Abbotsford council has approved a program to provide $50,000 per year for the supply and installation of new bus shelters.
A staff report presented to council on Dec. 12 indicates that the project will install two new shelters each year on priority routes.
The funding will come from the Community Benefit Contribution that the city receives from each unit of development that is constructed in the city and which is designated for transit improvements.
The city currently collects $225 per unit or per 100-square-metre area, and the fund currently has $1.03 million, according to the report.
The report states that the city has a total of 535 bus stops, of which 327 have benches, 41 have shelters and 167 have neither.
“Many of the 167 bus stops without benches of shelters are that way due to minimal ridership or frontage space constraints,” it states.
The city has a contract with a company that supplies and installs the benches – which include advertising – at no charge. The company pays the city $35 per bench each month, amounting to total gross annual revenue of around $137,000.
Of the 41 transit shelters, 35 are under contract with a different outdoor advertising company, which supplies and installs the shelters at no charge and pays the city a flat rate of $2,500 per month.
Of the remaining six shelters, two are owned by the city – at the McCallum Road park-and-ride and on South Fraser Way across from city hall – and four are owned by the Ministry of Transportation and Infrastructure.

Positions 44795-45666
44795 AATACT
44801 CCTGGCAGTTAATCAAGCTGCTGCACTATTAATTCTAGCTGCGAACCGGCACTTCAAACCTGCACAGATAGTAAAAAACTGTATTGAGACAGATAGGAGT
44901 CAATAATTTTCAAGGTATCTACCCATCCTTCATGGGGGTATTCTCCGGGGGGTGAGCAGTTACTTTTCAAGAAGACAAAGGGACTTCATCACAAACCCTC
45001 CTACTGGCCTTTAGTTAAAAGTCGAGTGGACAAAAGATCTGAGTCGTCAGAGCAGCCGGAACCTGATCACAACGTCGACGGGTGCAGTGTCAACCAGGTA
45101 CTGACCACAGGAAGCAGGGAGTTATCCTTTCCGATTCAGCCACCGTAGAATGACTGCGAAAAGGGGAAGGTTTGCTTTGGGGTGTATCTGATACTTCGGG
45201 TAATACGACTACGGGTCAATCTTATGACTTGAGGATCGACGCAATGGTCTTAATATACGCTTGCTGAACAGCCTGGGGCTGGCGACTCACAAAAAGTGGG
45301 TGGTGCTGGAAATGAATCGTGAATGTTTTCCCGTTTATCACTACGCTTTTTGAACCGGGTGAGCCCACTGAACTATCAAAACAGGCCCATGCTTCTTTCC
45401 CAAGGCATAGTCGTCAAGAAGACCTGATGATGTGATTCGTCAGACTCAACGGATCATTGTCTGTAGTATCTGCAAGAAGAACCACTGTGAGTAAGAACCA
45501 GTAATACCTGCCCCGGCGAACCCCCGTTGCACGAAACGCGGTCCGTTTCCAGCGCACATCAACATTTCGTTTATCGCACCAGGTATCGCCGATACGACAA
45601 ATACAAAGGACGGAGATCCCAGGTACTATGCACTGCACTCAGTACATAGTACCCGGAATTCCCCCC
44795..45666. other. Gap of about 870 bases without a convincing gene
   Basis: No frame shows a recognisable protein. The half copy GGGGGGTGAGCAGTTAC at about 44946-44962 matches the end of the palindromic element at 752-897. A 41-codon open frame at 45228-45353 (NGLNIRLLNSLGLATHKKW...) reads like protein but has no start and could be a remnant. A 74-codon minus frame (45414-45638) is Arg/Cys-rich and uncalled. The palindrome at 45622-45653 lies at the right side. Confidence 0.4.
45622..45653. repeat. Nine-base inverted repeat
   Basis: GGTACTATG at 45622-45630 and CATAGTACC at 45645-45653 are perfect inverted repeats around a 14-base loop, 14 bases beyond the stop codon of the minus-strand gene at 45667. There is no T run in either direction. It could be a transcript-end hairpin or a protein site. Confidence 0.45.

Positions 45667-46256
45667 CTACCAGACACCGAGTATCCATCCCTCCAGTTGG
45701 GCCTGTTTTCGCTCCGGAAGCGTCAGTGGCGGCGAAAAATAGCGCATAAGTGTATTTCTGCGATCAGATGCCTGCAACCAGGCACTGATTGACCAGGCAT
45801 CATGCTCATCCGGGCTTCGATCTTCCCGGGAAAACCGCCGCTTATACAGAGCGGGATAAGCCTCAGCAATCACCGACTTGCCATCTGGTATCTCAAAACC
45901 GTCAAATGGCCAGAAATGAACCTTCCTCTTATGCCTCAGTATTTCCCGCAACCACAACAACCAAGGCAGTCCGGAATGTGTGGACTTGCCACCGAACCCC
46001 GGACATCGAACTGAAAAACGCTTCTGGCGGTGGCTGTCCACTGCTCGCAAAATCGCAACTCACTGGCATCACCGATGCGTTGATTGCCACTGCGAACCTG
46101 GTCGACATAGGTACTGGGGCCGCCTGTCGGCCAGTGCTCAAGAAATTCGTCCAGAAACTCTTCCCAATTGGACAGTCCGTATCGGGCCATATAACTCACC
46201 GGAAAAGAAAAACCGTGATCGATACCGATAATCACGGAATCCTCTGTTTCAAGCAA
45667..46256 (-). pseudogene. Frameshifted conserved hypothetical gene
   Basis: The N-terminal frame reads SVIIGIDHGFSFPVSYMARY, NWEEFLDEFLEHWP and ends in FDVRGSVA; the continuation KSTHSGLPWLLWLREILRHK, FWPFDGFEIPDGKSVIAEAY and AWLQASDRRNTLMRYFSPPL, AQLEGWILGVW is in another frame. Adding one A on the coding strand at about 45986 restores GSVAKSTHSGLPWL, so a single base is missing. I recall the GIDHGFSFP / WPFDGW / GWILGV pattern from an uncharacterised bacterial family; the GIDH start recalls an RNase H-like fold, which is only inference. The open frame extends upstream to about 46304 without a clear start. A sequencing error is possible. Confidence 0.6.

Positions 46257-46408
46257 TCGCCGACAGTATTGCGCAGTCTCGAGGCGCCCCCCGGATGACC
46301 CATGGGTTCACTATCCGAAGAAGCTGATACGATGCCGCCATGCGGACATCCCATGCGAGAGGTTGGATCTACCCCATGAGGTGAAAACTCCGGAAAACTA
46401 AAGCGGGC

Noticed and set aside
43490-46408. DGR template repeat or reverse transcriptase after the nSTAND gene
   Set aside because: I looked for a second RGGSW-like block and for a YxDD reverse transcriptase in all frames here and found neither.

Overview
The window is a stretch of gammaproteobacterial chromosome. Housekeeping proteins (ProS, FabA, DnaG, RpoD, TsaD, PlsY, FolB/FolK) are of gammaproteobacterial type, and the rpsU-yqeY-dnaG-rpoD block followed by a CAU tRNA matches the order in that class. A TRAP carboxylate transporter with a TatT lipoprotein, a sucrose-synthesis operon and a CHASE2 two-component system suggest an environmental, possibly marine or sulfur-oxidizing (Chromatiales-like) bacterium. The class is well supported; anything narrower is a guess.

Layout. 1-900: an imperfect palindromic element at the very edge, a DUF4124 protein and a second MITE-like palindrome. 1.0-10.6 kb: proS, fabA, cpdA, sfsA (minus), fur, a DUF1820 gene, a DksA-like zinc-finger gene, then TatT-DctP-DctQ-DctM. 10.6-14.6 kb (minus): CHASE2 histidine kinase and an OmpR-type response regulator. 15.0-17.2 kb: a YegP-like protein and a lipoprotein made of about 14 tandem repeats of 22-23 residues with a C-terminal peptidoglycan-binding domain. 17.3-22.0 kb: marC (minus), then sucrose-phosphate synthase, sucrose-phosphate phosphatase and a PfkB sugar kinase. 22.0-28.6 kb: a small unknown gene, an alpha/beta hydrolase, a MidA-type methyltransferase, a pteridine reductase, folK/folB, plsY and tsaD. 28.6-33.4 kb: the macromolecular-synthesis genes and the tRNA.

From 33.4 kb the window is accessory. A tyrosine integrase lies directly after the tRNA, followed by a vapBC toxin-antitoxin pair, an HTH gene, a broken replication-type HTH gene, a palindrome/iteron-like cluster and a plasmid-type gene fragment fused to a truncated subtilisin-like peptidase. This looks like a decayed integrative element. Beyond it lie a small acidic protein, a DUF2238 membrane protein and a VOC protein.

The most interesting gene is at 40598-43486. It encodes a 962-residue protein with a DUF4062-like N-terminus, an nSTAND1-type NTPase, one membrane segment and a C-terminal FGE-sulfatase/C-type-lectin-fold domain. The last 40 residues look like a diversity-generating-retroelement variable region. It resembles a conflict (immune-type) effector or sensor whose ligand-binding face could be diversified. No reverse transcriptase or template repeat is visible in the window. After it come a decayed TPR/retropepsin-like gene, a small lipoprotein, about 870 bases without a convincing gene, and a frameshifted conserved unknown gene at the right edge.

One more city shelter is planned by the end of December on King Road, just east of McCallum Road.
The staff report states that the existing city shelters were acquired through the annual BC Transit Shelter Program, which covers 80 per cent of the cost, with the remainder covered by the city’s operating budget.
“This program is new and the city is averaging one new shelter per year this way, and therefore this slow rollout is of concern to us if we are to increase our sustainable transportation objective of 25 per cent by the time the city reaches a population of 200,000 residents,” the report states.
It says that as the transit demand increases, so will the need “to accommodate patrons’ comfort along the routes.”
Priority for new shelters will go to the bus stops with the highest use.
In addition to the installation costs, the annual cost for maintenance of the shelters is estimated to be $20,000 through existing funding.